On a related note be careful of providers that promise you results. Google specifically warns consumers to “Beware of SEOs that claim to guarantee rankings.” Only Google is in charge of what shows up in their search results. They give guidelines and suggestions on what is important in determining the results, but they ultimately make the decisions about how each website performs in searches.
3. Delegating content development to unqualified writers
We encourage lawyers to write their own original, high-quality content for their sites and blogs. High-quality content is absolutely essential for search engine optimization, and it provides a strong first impression to visitors to the site, which translates to better conversion rates. Moreover, lawyers know their individual practices better than anyone else, so they are in the best position to write their own content.
That said, many lawyers are so busy that they need some help and thus delegate content drafting. In delegating content development, it’s critical that the writers draft original content that is of good quality. Therefore, before hiring a writer, learn about that individual’s qualifications, and ask for a writing sample. Review the writing sample to check for substance as well as typos, grammatical errors, etc. If you care about SEO and not just validation as a goal, then make sure the content is original and not sold to multiple firms or found elsewhere online. The search engines seek to reward original content and can tell if content is copied from another site online. So even if the content is beautifully written, if it is not original it will not be helpful from a search engine standpoint.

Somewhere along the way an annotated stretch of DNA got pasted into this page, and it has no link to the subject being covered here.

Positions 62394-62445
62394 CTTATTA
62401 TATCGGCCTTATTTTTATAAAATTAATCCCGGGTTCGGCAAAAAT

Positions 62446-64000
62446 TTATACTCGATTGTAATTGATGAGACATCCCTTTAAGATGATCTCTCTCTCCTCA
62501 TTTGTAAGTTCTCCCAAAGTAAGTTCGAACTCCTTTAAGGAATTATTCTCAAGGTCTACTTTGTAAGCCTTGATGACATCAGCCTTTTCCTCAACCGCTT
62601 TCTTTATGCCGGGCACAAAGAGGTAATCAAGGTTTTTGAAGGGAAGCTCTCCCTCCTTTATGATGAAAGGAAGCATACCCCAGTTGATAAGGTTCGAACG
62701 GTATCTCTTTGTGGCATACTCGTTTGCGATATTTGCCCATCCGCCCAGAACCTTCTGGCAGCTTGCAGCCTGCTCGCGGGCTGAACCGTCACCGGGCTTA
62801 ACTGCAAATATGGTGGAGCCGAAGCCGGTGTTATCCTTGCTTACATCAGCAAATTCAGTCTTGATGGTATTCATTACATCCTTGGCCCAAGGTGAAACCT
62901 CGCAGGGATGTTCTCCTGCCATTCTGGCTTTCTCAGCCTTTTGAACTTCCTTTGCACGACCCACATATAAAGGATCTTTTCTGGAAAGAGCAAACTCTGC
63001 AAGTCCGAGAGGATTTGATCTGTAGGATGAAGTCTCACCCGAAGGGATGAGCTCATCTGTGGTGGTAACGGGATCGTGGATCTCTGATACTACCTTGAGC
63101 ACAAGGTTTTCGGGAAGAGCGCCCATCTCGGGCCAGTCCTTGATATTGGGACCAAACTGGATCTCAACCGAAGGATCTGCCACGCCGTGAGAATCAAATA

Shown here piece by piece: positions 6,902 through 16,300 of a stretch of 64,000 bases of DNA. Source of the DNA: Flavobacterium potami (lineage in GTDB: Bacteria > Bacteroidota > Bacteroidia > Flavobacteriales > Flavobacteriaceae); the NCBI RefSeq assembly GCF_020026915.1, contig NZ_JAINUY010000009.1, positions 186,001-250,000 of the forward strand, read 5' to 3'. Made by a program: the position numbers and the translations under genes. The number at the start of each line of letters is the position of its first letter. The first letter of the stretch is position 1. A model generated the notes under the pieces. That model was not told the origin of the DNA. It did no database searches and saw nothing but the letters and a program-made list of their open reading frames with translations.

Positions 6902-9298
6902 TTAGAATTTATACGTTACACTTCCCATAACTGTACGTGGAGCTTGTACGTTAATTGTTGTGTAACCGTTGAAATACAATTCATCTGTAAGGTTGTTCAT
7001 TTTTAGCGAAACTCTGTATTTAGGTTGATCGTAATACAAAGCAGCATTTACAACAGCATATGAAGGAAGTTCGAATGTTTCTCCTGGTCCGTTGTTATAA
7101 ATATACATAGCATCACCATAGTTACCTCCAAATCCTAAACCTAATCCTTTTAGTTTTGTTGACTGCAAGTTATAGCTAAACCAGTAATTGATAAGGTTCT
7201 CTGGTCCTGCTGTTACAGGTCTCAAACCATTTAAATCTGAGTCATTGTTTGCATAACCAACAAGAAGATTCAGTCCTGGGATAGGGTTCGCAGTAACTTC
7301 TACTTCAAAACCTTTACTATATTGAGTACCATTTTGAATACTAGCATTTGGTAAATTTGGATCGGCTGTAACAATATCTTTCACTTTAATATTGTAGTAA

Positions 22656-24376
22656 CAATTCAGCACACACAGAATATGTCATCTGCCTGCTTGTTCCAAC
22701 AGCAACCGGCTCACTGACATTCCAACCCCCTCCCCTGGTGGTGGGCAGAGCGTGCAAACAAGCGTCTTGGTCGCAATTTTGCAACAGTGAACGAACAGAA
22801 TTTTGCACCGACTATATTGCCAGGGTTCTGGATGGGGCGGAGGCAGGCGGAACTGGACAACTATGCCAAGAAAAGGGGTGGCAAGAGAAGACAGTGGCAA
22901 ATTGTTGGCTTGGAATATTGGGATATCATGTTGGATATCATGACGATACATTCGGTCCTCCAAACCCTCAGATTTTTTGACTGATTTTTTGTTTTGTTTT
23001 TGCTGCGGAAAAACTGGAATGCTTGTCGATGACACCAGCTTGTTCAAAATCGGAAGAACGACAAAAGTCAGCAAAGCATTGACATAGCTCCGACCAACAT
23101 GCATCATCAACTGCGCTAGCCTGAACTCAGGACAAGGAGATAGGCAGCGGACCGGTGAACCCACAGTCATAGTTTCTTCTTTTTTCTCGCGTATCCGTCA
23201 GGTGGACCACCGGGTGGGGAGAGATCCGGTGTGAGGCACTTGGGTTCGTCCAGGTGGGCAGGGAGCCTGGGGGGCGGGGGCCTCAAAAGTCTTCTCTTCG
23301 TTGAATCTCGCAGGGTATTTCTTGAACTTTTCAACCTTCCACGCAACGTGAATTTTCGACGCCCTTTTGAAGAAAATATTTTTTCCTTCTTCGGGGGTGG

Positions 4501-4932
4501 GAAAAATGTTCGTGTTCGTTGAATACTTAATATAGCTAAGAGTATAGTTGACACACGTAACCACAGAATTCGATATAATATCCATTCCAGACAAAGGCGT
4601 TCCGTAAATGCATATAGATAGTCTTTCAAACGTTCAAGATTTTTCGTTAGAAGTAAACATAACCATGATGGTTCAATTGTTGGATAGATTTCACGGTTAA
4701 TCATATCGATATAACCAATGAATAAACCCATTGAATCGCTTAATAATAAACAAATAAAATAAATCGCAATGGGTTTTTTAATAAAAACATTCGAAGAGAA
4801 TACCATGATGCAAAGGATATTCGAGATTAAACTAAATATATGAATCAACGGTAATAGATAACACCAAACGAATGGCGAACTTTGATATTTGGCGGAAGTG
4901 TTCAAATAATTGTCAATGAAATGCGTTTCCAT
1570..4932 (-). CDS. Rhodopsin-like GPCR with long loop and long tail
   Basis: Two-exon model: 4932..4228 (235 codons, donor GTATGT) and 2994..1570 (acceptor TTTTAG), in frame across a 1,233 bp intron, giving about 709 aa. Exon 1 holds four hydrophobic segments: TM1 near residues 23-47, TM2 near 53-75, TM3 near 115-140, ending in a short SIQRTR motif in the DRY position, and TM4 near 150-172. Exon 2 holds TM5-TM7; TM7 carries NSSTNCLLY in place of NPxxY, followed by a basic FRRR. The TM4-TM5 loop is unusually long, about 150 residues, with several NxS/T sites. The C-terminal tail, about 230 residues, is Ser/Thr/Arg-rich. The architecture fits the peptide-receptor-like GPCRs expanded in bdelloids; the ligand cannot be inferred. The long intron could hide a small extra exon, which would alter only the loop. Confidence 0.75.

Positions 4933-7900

Finally, if you plan to delegate content development, review content that has been drafted for you and make any edits you’d like before pushing it live on the site. You would do the same if you had a member of your team draft a brief. It has your firm’s name on it and represents your firm, so make sure you are proud of the content you put online.
4. Focusing on cost rather than return on investment
Online marketing is an investment, and it takes time to see the fruits of the expenditures. If you invest your resources wisely, you can reap the benefits down the road. Understandably many lawyers are afraid to put resources into Internet marketing. It seems mysterious, and the information can be overwhelming. Because Internet marketing can be so effective, many businesses across all different industries are directing increasing resources toward it, creating much more competition. Choosing a provider based on the initial price tag alone rather than considering your overall return on investment can be a short-sighted approach that frequently turns firms off of Internet marketing all together. So do your research regarding Internet marketing providers, and invest wisely.